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Reasons for a Low Hemoglobin Count

author image Ruben J. Nazario
Ruben J. Nazario has been a medical writer and editor since 2007. His work has appeared in national print and online publications. Nazario is a graduate of the University of Louisville School of Medicine, and is board-certified in pediatrics. He also has a Master of Arts in liberal studies from Skidmore College in Saratoga Springs, N.Y.
Reasons for a Low Hemoglobin Count
A woman is receiving a blood transfusion. Photo Credit Wavebreakmedia Ltd/Wavebreak Media/Getty Images

Hemoglobin, a protein within red blood cells, carries oxygen to the tissues. When the hemoglobin level decreases, it results in anemia. Typical symptoms include fatigue and shortness of breath. If the anemia is mild or develops over a long period, noticeable symptoms may be absent. But sudden or severe anemia can lead to paleness, heart failure and could be fatal. A low hemoglobin can result from decreased production or increased destruction of red blood cells, bone marrow problems, or acute or chronic blood loss.

Decreased Production

Iron deficiency is one of the most common causes of low hemoglobin. Iron is an important component of the hemoglobin molecule and without sufficient iron intake, the body cannot produce adequate amounts of hemoglobin. Iron deficiency is the most common nutritional deficiency in the world and a leading cause of anemia, notes an article in the April 2011 issue of the "Annals of Hematology."

A deficiency in vitamin B12, also called folate, can also lead to anemia. Another condition, aplastic anemia, shuts down the bone marrow, the tissue inside bones that produces red blood cells. Other conditions that affect the bone marrow’s ability to produce red blood cells include leukemia, lymphoma and other blood cancers.

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Increased Destruction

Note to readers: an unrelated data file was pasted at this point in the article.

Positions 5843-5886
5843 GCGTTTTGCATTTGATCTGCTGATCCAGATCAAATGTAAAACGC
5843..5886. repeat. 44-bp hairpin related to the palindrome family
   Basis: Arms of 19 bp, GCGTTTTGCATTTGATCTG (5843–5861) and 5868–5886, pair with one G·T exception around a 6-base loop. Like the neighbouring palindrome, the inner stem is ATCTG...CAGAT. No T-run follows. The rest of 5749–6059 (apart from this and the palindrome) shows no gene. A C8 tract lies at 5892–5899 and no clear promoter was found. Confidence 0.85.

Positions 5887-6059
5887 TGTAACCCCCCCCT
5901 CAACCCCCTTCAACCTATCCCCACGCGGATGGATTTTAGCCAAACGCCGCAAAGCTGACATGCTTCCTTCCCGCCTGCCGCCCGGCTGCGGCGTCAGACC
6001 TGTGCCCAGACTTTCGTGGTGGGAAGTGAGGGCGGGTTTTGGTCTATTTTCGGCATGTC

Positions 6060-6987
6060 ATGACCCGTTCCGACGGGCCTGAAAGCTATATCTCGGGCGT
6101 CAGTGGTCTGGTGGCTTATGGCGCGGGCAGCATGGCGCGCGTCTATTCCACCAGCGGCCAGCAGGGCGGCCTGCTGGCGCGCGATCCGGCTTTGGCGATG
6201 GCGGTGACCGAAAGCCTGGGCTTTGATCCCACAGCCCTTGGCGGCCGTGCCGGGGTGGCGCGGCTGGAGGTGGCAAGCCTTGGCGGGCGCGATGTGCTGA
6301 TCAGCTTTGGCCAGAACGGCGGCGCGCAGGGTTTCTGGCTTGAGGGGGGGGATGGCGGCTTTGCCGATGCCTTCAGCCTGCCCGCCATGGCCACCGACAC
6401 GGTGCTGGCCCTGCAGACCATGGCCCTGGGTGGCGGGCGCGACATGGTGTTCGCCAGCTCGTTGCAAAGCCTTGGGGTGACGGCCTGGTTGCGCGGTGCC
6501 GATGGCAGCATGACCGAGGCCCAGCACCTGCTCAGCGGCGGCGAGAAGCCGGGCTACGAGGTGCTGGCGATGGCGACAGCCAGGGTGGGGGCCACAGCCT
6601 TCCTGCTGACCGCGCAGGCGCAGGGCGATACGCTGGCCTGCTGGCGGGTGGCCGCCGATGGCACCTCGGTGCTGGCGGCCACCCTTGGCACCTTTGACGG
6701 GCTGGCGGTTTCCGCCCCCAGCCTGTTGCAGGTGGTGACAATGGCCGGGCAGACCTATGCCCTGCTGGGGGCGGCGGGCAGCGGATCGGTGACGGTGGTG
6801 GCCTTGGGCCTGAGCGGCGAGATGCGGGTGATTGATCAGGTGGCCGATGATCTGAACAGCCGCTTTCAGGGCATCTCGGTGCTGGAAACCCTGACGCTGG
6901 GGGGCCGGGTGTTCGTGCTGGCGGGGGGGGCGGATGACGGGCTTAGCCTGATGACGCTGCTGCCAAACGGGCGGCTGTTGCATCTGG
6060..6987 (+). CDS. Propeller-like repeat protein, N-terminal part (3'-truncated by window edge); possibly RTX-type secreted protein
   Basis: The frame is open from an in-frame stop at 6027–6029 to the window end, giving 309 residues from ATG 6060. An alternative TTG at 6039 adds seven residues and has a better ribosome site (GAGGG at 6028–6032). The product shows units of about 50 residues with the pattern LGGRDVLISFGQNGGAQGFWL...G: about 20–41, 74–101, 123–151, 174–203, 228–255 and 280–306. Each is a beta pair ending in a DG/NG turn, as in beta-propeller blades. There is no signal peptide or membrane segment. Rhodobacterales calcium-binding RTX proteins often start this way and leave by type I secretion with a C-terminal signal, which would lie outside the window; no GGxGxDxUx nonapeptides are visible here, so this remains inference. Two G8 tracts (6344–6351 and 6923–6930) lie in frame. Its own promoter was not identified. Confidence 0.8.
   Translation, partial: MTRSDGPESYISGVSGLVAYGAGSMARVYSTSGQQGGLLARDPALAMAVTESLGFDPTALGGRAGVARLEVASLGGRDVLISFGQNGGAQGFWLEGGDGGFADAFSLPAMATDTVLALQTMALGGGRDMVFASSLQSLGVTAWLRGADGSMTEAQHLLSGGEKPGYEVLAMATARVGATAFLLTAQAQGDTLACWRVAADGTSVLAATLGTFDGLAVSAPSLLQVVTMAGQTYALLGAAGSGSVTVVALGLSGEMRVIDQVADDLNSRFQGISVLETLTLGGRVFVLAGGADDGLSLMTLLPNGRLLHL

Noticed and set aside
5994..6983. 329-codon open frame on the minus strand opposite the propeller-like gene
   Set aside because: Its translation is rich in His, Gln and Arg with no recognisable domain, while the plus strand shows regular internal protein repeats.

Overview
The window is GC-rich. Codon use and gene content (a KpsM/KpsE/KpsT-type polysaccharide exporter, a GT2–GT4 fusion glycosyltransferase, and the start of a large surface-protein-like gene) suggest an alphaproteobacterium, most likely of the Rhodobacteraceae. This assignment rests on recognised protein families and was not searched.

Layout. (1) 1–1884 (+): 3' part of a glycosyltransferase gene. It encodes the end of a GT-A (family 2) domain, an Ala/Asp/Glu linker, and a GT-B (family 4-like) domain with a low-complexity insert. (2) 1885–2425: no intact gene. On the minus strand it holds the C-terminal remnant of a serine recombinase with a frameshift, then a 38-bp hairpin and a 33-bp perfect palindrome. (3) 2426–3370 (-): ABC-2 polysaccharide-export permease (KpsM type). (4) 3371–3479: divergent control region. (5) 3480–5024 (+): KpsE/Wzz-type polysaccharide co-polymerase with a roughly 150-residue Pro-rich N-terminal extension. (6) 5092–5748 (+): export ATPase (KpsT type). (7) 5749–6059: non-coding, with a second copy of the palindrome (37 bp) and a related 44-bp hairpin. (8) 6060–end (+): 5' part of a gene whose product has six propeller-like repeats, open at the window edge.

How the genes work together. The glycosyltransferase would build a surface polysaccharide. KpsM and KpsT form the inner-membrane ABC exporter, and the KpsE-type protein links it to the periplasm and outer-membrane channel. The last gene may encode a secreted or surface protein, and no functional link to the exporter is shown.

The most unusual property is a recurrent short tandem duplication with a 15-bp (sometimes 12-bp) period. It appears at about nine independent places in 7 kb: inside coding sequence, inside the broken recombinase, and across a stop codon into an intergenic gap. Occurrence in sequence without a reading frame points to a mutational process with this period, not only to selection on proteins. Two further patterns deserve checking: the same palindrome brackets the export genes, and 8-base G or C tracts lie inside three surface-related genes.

Increased destruction of red blood cells can lead to decreased hemoglobin and anemia. Hemolytic anemia is an autoimmune condition in which the body attacks its own red blood cells, mistakenly identifying the cells as foreign. People with other hereditary conditions, such as sickle cell disease and thalassemia, have increased red blood cell destruction because those diseases change the shape of the red blood cells in a way that makes them more fragile.

Anemia of Chronic Disease

Long-term medical conditions can adversely affect the interplay of the bone marrow and the rest of the body, leading to a condition called anemia of chronic disease. According to an article in the May 2011 issue of "British Journal of Haematology," anemia of chronic disease is the second most common form of anemia.

With anemia of chronic disease, medical professionals theorize that chronic inflammation decreases the capacity of the bone marrow to produce red blood cells and incorporate the iron necessary for the production of hemoglobin, leading to anemia. There are many causes of anemia of chronic disease, including infections, such as hepatitis B and C and HIV/AIDS; cancers, such as lymphoma; autoimmmune conditions, such as Crohn disease and lupus; and chronic kidney disease.

Anemia Due to Blood Loss

Anemia due to blood loss can be acute or chronic. Sudden blood loss as a result of trauma, internal bleeding or surgery can lead to life-threatening anemia that requires prompt replacement with blood transfusion. Chronic blood loss can occur when a woman has persistently heavy menstrual periods, or if a person has slow bleeding from the gastrointestinal tract from an ulcer or diverticulitis, for example.

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